Mentions: Microgametogenesis begins with an asymmetric and atypical mitosis in the microspore, resulting in the formation of a large vegetative cell engulfing a smaller generative cell in Arabidopsis. The vegetative cell arrests at G1-phase, while the generative cell undergoes another mitosis to produce two sperm cells (Berger and Twell, 2011). The vegetative cell serves the function of delivering the male gametes toward the ovule during fertilization. The structurally and functionally different cell types are also marked by their dimorphic chromatin states (Figure 3).


Chromatin dynamics during plant sexual reproduction.

She W, Baroux C - Front Plant Sci (2014)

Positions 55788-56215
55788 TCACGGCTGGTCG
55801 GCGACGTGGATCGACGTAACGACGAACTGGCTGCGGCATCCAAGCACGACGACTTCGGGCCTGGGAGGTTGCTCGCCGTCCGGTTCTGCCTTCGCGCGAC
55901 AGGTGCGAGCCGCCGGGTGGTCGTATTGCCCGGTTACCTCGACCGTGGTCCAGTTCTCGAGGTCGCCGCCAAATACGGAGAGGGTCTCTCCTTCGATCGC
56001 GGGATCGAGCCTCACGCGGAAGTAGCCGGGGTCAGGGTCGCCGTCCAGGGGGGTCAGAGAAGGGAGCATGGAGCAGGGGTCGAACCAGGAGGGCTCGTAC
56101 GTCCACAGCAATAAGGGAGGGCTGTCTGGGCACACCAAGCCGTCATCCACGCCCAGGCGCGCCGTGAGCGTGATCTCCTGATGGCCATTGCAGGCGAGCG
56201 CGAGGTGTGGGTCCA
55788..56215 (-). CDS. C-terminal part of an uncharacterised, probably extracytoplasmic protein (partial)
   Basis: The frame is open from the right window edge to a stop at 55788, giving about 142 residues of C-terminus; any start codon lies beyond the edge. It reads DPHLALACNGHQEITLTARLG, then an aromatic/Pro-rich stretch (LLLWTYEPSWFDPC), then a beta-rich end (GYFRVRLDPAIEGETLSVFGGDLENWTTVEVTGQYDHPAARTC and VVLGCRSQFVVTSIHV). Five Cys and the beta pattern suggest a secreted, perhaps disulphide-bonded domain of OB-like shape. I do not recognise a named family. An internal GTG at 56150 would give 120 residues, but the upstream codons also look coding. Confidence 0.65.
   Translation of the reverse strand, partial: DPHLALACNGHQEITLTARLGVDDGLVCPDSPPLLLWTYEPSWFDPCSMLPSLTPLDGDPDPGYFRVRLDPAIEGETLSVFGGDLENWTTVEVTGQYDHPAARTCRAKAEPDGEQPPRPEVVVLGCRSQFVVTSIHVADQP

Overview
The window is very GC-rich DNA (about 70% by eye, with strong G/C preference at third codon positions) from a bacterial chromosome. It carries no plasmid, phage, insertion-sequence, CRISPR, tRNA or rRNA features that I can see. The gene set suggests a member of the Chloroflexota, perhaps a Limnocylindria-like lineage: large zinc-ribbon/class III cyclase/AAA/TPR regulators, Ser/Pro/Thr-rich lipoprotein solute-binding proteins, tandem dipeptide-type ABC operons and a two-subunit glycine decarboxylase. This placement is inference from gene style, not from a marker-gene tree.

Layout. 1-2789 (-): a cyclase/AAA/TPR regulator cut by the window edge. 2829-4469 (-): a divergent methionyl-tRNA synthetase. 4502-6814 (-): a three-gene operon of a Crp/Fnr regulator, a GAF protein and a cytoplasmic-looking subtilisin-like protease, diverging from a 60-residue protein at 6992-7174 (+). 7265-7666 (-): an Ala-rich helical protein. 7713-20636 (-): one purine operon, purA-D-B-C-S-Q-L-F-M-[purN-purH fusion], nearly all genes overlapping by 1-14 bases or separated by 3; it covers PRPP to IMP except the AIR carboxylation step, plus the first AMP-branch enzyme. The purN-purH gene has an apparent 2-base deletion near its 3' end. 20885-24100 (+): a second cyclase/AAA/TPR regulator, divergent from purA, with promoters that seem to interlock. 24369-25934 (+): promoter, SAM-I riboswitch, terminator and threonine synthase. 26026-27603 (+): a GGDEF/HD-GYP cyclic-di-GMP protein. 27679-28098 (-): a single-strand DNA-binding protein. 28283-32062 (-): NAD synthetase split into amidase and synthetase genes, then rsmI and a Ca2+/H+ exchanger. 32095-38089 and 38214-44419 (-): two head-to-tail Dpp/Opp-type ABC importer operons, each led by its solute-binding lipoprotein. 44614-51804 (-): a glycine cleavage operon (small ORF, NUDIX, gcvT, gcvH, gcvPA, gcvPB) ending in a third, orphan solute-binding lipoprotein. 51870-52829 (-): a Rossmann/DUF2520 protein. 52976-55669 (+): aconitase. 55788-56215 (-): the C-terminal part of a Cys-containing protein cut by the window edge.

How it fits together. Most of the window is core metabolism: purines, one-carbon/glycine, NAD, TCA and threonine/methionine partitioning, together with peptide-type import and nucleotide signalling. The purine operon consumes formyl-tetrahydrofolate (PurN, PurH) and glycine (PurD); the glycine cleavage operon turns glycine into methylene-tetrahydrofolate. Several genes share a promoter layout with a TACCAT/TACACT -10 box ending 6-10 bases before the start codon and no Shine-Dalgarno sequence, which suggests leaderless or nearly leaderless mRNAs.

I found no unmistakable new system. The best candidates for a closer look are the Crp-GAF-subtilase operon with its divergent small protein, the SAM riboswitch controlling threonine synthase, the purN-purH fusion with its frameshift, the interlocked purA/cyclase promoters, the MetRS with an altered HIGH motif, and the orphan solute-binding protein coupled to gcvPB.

Chromatin dynamics during male gametogenesis. This scheme summarizes cytogenetic and molecular profiling data suggesting large-scale chromatin dynamics events during male gametophyte development. Although disparate in the level of investigation and plant species analyzed it provides a conceptual framework, yet to be completed, for apprehending the extent and potential significance of chromatin dynamics during this developmental stage. In Arabidopsis, the microspore harbors low levels of CHH methylation at retrotransposon loci, but retains CG methylation. After the first mitosis, the vegetative nucleus restores CHH methylation, but undergoes CG demethylation at a subset of TE loci (Calarco et al., 2012). The chromatin of the vegetative cell is highly decondensed, mostly deprived of linker H1 (Wenjing She and Célia Baroux, unpublished) and H3K9me2 (Schoft et al., 2009). Additionally, the somatic patterns of histone H3 variants are erased, and only a few H3 variants are retained including HTR5, HTR8, and HTR14 (Ingouff et al., 2010). Compared to that in somatic nuclei, the chromatin of vegetative cell in rye lost H3K4me2, H3K9ac and H3K9me2, but retains H3K27me3, which can be traced back to the bicellular stage (Houben et al., 2011). In contrast, the sperm chromatin inherits the pattern of DNA methylation from the microspore nucleus, with low levels of CHH methylation, and enrichment of methylated CG (Calarco et al., 2012). It accumulates linker histone H1.1 (Wenjing She and Célia Baroux, unpublished) and H3K9me2 (Schoft et al., 2009). Dynamic changes in the histone H3 repertoire are also observed, with erasure of the somatic variants, but enrichment in HTR5, HTR10 in the sperm nucleus (Ingouff et al., 2010). In rye, it was shown that the sperm chromatin is enriched in H3K4me2, H3K9ac and H3K9me2 modifications, but depleted of H3K27me3, a state that can be traced back to the generative cell at the bicellular stage (Houben et al., 2011).